An Open Letter Concerning Masonic Funerals

Published by The Masonic Service Association
8120 Fenton Street
Silver Spring, Maryland 20910

(This pamphlet has been adapted from one published by the Church Lodge Committee of The Grand Lodge AF & AM of Kansas.)

This is an open letter to clergy of all faiths concerning "Masonic Funerals." It was written to encourage and foster understanding between the Masonic Fraternity and Ministers who may not *be members of the Masonic Lodge. While this letter is primarily addressed to the' clergy, we hope it will be helpful to others who may have questions about Masonic Funerals.

Other Lodges, some veterans' organizations, and various societies, as well as Freemasonry, have funeral services, but this letter is primarily concerned with those of the Masonic Institution. To start, it may be well to point out that Freemasonry is not a religion, although it is religious. That is, the Fraternity does not believe itself to be an instrument of God for the purpose of reconciling men to Himself, but teaches that men do need such reconciliation and should seek it through loyal involvement with the religious faith of their preference. The lodge has no "plan of salvation" or way of atonement to offer its members. Rather, it teaches the Brotherhood of Man under the Fatherhood of God. The participation of the Masonic Institution in a funeral service is an expression of its fraternal affection for the deceased and for his family rather than the exercise of a priestly ministry representing God.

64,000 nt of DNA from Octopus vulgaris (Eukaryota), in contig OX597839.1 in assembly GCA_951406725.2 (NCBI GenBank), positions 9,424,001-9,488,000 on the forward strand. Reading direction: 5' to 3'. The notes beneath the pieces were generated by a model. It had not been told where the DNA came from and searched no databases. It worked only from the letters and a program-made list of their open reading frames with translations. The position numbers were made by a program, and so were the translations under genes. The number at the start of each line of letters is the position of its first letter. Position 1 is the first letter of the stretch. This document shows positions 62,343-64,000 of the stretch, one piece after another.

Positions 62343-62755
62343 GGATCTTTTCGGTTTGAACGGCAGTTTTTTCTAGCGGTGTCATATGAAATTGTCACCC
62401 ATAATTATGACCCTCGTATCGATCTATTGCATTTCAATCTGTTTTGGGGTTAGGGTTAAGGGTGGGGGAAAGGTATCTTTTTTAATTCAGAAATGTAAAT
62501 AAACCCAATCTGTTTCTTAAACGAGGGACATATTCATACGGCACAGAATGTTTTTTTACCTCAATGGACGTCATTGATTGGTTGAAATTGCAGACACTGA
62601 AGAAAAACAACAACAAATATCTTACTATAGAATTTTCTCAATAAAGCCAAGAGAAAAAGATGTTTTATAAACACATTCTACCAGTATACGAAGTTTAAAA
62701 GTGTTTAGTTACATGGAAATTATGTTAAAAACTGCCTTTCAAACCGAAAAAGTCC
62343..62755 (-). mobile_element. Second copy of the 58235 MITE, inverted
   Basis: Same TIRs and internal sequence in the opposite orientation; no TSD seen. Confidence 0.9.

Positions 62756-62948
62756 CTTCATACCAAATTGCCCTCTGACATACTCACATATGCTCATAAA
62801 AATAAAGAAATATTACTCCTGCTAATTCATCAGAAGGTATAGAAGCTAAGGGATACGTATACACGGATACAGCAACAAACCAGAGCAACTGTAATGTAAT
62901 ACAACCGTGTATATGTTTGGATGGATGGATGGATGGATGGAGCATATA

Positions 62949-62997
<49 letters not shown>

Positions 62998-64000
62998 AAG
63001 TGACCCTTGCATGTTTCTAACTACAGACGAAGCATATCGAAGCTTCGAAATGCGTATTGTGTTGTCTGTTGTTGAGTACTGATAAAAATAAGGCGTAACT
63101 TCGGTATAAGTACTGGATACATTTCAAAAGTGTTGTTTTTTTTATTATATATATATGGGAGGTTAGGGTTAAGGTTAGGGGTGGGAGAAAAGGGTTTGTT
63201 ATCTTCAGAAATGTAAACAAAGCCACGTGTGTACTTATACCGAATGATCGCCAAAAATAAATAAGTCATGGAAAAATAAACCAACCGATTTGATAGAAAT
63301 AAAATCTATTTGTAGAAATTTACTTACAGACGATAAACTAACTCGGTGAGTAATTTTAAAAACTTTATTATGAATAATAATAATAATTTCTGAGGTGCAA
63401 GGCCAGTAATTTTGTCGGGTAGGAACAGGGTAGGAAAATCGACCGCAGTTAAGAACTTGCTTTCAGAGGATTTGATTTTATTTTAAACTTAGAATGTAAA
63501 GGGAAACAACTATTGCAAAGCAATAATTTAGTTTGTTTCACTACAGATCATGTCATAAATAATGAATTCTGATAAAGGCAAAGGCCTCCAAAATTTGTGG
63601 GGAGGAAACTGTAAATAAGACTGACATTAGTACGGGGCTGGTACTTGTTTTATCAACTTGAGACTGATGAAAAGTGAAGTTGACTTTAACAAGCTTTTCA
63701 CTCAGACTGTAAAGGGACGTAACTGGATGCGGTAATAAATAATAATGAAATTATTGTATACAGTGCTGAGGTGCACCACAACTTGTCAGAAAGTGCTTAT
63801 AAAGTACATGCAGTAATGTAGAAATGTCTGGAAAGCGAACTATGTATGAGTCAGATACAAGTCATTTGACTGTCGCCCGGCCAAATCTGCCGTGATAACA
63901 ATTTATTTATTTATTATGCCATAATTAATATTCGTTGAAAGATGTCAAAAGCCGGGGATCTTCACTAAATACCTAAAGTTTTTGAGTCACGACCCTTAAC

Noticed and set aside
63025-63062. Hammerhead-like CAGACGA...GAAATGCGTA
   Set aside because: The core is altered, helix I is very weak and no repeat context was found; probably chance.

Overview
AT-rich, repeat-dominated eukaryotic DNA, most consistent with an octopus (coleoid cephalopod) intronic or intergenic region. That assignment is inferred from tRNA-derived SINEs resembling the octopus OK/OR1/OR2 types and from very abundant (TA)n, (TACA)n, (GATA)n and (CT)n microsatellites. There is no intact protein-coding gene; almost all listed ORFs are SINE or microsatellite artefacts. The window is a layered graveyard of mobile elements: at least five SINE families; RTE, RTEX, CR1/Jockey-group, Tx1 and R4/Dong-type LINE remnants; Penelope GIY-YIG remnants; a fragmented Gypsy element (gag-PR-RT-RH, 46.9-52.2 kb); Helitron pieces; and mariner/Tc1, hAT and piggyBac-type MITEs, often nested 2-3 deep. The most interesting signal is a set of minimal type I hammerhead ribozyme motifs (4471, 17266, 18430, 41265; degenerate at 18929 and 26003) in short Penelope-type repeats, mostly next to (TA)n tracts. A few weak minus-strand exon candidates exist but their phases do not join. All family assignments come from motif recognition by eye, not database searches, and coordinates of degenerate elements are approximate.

Masonry includes many appendant groups, bodies, "rites," orders, and auxiliary organizations. The basic unit is the Lodge, often called the "Blue Lodge." It is this group which will, most often, conduct the Masonic Funeral because every Mason belongs to such a Lodge whether or not he belongs to any other bodies in Masonry. On occasion one of these other bodies will hold a funeral service. For example, the Order of the Eastern Star, which includes women as well as men, sometimes officiates at the funerals of its women members.

No one is ever Obligated to have a Masonic Funeral. It is not a requirement of the Fraternity that a member have his funeral service conducted, either in whole or in part, by the Masonic Order. Any member who was in good standing at the time of his death may have a Masonic Funeral if he requested it or if his family so requests. Any participation in tire service, other than the attendance of individual Lodge members as a part of the general congregation, is always by request to the Fraternity.

Freemasonry has no wish to displace or hinder any Minister of God in the pastoral care of his charge. If the fraternity is requested to participate in a funeral, it desires to cooperate with the clergy in any way possible.

We understand that different religious groups have differing requirements and regulations concerning funerals and we wish to respect the convictions of all the clergy involved.

When Masonic participation is requested in a funeral, we would suggest that the presiding officer of the group involved get in touch with any clergy who are going to serve as quickly as possible, well before the hour of the service. In most cases it will be the "Worshipful Master" of the Blue Lodge who will conduct the Masonic portion of the service. If the minister is uncertain about what the Lodge intends to do, it is quite in order for him to contact the Master of the Lodge and suggest that the two of them get together to discuss the situation.' The "Worthy Matron" of the Eastern Star Chapter or the "Eminent Commander" of the Knights Templar would also be happy to consult with you when their groups are going to serve at the funeral.